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Program Information

Image-Guided Oncologic Surgery


K Farahani

J Siewerdsen
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N Agar
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N Ramanujam





K Farahani1, 2*, J Siewerdsen2, N Agar3, N Ramanujam4, (1) National Cancer Institute, Rockville, MD, (2) Johns Hopkins University, Baltimore, MD, (3) Brigham & Women's Hospital, Harvard Medical School, Boston, MA(4) Duke University, Durham, NC

TH-E-213CD-1 Thursday 1:00:00 PM - 2:50:00 PM Room: 213CD

Oncologic surgery relies strongly on the hand-eye coordination of surgeons and their ability to correctly determine surgical margins, distinguishing cancerous from healthy tissues. In recent years a variety of innovative intra-operative imaging technologies have been developed that allow for more accurate identification of tumor and its boundaries and they help bring quantitative measures to the surgical theater. This symposium will present some of the latest developments in intra-operative imaging technologies, including cone beam computed tomography, mass spectrometry and optical spectroscopy. Each offers to overcome the limitations of conventional surgical navigation (i.e., tracking in the context of preoperative images) and allow intraoperative assessment of the quality of tumor resection and the avoidance of adjacent, normal anatomy. Such technological advances are key to safer, more precise, and more minimally invasive interventions. In addition, we will discuss the role of medical physicists in the assessment and validation of technologies in image-guided oncologic interventions.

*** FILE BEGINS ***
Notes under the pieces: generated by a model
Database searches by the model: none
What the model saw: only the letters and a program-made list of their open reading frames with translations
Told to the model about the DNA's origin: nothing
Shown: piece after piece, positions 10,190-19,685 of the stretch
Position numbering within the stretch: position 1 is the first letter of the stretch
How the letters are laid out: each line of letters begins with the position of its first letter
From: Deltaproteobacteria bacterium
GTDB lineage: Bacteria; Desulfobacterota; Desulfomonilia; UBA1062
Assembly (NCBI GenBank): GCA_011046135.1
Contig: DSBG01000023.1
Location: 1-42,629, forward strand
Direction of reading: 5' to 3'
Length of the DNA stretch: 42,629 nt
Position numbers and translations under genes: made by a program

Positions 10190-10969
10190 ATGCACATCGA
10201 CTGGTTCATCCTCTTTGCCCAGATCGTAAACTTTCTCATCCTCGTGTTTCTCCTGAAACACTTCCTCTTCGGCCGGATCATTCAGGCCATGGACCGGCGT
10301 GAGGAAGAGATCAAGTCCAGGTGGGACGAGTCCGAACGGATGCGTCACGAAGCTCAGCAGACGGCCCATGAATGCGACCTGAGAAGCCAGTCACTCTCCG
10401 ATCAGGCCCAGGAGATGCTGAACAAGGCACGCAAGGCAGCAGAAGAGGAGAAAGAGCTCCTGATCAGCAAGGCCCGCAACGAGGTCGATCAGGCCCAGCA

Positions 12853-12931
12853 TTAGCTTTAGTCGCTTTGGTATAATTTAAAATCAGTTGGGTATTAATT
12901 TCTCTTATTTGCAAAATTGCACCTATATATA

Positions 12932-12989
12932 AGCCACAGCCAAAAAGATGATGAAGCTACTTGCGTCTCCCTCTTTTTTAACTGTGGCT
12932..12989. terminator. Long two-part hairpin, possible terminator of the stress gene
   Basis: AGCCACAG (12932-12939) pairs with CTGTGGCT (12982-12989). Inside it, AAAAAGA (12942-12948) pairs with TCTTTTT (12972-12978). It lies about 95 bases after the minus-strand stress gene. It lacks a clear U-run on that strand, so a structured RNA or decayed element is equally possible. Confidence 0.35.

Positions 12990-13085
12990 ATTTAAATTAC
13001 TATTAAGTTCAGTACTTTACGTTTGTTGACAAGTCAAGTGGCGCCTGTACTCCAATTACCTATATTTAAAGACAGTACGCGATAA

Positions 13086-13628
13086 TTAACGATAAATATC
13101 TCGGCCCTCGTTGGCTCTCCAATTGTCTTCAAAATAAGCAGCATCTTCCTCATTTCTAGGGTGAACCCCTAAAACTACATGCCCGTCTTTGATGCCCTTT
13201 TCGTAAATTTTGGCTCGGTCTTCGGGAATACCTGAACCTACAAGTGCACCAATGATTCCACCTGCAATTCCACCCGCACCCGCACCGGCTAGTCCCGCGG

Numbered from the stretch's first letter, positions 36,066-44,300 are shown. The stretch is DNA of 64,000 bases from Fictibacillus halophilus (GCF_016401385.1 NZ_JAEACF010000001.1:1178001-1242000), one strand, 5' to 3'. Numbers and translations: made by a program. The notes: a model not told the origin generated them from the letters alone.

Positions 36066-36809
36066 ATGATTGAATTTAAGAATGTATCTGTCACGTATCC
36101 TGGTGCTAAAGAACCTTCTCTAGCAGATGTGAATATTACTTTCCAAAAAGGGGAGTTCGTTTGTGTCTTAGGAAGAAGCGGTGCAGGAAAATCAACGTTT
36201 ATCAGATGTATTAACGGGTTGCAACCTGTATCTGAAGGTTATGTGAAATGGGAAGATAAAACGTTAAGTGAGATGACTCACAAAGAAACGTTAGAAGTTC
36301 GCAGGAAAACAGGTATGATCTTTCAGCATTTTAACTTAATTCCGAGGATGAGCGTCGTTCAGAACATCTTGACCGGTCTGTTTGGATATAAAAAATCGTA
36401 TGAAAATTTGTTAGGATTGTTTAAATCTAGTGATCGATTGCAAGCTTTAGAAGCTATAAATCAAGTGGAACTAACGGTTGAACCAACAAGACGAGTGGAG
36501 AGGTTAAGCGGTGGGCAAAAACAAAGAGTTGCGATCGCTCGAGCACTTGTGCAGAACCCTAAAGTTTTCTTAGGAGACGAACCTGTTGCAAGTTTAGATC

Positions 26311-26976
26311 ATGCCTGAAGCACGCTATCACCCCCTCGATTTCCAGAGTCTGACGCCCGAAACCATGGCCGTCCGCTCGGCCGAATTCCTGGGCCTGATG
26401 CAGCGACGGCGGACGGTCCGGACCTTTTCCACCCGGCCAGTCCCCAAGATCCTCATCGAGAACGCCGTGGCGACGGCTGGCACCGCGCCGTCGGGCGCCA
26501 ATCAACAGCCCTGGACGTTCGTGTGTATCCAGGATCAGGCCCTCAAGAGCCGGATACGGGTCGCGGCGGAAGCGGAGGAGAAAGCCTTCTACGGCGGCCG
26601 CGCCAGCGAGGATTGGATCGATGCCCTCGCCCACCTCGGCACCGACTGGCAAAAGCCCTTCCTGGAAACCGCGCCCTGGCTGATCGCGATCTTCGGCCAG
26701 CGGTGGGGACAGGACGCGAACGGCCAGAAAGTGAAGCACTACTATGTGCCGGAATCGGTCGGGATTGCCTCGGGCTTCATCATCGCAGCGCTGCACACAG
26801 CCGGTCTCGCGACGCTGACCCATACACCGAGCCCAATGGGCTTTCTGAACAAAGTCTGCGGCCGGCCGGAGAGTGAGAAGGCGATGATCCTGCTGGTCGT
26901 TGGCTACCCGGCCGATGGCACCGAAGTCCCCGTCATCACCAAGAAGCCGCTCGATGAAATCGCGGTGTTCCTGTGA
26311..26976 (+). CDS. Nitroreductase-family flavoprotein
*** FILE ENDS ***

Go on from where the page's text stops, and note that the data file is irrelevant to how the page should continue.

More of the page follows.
Learning Objectives:
1. To identify emerging imaging technologies in image-guided oncologic surgery
2. To better understand the role of various technologies toward reaching the surgical end point
3. To identify opportunities for medical physicists in assessment of technologies in image-guided oncologic interventions


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